Gerrard's voice is otherworldly, and she often sings in unfamiliar languages -- some indigenous, some antiquated, some invented. In the mid-1990s, the writer/director Michael Mann asked her to write music for the film "Heat," and against all odds the uncompromising Gerrard has become a sought-after soundtrack composer, working on "The Insider," "Ali," and "Whale Rider,"among others, and receiving an Oscar nomination and a Golden Globe for her score to "Gladiator."
Gerrard's new album, written and performed with the Irish classical composer Patrick Cassidy, comes out Tuesday. "Immortal Memory" grew out of "the desire to bring things from the ancient world into the contemporary world," Gerrard says on the phone from a London hotel."We've got a 6,000-year-old poem on the album, and it still resonates with the same compassion and beauty."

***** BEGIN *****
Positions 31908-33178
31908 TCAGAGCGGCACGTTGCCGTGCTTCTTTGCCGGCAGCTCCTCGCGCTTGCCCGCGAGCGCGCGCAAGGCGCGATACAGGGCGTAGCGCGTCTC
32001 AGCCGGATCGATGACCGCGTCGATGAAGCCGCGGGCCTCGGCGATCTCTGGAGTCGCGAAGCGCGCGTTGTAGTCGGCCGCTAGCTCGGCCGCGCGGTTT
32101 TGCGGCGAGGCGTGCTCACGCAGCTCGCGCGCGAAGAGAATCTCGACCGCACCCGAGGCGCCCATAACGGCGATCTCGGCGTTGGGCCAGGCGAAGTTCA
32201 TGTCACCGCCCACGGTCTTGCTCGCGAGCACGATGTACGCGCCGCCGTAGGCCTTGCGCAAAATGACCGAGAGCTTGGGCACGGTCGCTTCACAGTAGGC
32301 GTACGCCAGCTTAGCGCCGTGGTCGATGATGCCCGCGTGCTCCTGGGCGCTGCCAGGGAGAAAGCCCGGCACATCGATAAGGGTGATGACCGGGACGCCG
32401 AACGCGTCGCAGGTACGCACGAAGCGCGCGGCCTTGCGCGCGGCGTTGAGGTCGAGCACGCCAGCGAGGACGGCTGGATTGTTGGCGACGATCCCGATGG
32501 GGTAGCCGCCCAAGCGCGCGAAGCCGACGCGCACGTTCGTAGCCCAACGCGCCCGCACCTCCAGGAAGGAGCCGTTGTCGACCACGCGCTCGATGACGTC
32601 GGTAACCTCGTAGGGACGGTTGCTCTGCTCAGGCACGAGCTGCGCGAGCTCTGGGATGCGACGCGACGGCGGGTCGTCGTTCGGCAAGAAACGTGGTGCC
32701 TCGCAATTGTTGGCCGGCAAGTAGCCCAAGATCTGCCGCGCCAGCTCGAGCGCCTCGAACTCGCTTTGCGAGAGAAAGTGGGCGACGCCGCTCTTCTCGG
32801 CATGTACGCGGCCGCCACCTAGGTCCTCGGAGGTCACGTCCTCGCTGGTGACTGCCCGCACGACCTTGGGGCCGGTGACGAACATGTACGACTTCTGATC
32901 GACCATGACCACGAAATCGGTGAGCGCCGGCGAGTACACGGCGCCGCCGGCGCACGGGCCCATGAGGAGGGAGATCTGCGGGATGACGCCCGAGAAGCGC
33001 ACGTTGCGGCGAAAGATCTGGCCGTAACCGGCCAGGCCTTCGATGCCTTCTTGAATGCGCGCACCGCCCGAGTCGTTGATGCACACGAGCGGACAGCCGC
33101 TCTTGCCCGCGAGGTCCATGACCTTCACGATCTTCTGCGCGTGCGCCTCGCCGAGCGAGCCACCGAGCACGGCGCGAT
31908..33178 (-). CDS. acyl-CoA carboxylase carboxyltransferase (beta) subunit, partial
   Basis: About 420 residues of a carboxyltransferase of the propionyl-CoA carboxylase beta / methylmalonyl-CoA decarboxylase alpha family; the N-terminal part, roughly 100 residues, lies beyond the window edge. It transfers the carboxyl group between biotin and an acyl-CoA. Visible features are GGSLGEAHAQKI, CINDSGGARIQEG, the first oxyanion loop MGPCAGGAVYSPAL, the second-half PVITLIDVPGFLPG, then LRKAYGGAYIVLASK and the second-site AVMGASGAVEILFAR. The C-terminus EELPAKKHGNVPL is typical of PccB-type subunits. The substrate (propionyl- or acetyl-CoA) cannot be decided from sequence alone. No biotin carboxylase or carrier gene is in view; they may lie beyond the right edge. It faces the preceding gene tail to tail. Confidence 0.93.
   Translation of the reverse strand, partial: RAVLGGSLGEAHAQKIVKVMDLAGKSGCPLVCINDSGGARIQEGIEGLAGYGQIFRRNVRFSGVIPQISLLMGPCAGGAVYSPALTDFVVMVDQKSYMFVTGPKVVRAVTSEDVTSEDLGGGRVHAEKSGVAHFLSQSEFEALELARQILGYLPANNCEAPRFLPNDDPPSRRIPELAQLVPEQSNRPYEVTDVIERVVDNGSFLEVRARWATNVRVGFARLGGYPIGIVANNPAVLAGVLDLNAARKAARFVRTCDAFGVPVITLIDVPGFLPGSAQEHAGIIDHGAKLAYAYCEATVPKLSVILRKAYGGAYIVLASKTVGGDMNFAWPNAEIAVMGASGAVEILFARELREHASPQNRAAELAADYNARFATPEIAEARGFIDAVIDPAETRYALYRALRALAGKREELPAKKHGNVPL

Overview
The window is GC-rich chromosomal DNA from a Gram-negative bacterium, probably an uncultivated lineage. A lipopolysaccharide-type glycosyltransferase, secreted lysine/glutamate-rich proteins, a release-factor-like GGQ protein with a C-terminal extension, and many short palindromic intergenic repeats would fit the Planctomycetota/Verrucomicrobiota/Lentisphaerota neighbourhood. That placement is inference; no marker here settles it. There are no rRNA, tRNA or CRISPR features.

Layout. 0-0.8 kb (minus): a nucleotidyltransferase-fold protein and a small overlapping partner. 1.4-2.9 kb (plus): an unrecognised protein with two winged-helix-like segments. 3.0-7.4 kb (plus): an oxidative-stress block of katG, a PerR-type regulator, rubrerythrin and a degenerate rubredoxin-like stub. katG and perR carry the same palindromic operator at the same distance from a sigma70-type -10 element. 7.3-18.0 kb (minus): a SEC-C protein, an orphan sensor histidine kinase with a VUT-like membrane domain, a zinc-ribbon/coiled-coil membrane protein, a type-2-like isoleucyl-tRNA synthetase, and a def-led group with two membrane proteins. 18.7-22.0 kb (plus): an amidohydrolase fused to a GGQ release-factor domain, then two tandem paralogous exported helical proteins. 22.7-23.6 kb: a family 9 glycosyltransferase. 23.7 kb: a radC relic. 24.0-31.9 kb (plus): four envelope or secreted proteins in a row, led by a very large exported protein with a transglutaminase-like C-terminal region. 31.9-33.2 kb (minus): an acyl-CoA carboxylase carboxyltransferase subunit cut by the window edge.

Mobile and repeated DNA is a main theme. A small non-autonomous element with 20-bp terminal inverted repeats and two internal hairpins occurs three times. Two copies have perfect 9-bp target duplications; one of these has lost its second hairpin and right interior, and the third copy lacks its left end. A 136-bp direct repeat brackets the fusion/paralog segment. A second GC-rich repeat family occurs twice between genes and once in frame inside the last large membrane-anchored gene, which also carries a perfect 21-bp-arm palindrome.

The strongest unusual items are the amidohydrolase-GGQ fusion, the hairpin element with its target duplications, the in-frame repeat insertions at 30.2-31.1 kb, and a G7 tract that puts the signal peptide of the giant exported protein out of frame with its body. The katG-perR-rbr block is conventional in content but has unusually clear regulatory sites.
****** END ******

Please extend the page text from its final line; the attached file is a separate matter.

Gerrard spent long hours learning the phonetics of Gaelic -- in which she sings the first words, according to legend, uttered by a mortal in Ireland -- and Aramaic, so that she might perform the Lord's Prayer in the language Jesus spoke. It wasn't until they had finished recording that she and Cassidy realized that the album was a cohesive, thematic whole.
Friday, January 16, 2004
ARAMAIC POP MUSIC: The Boston Globe reports on Australian singer Lisa Gerrard's newest album. Excerpt: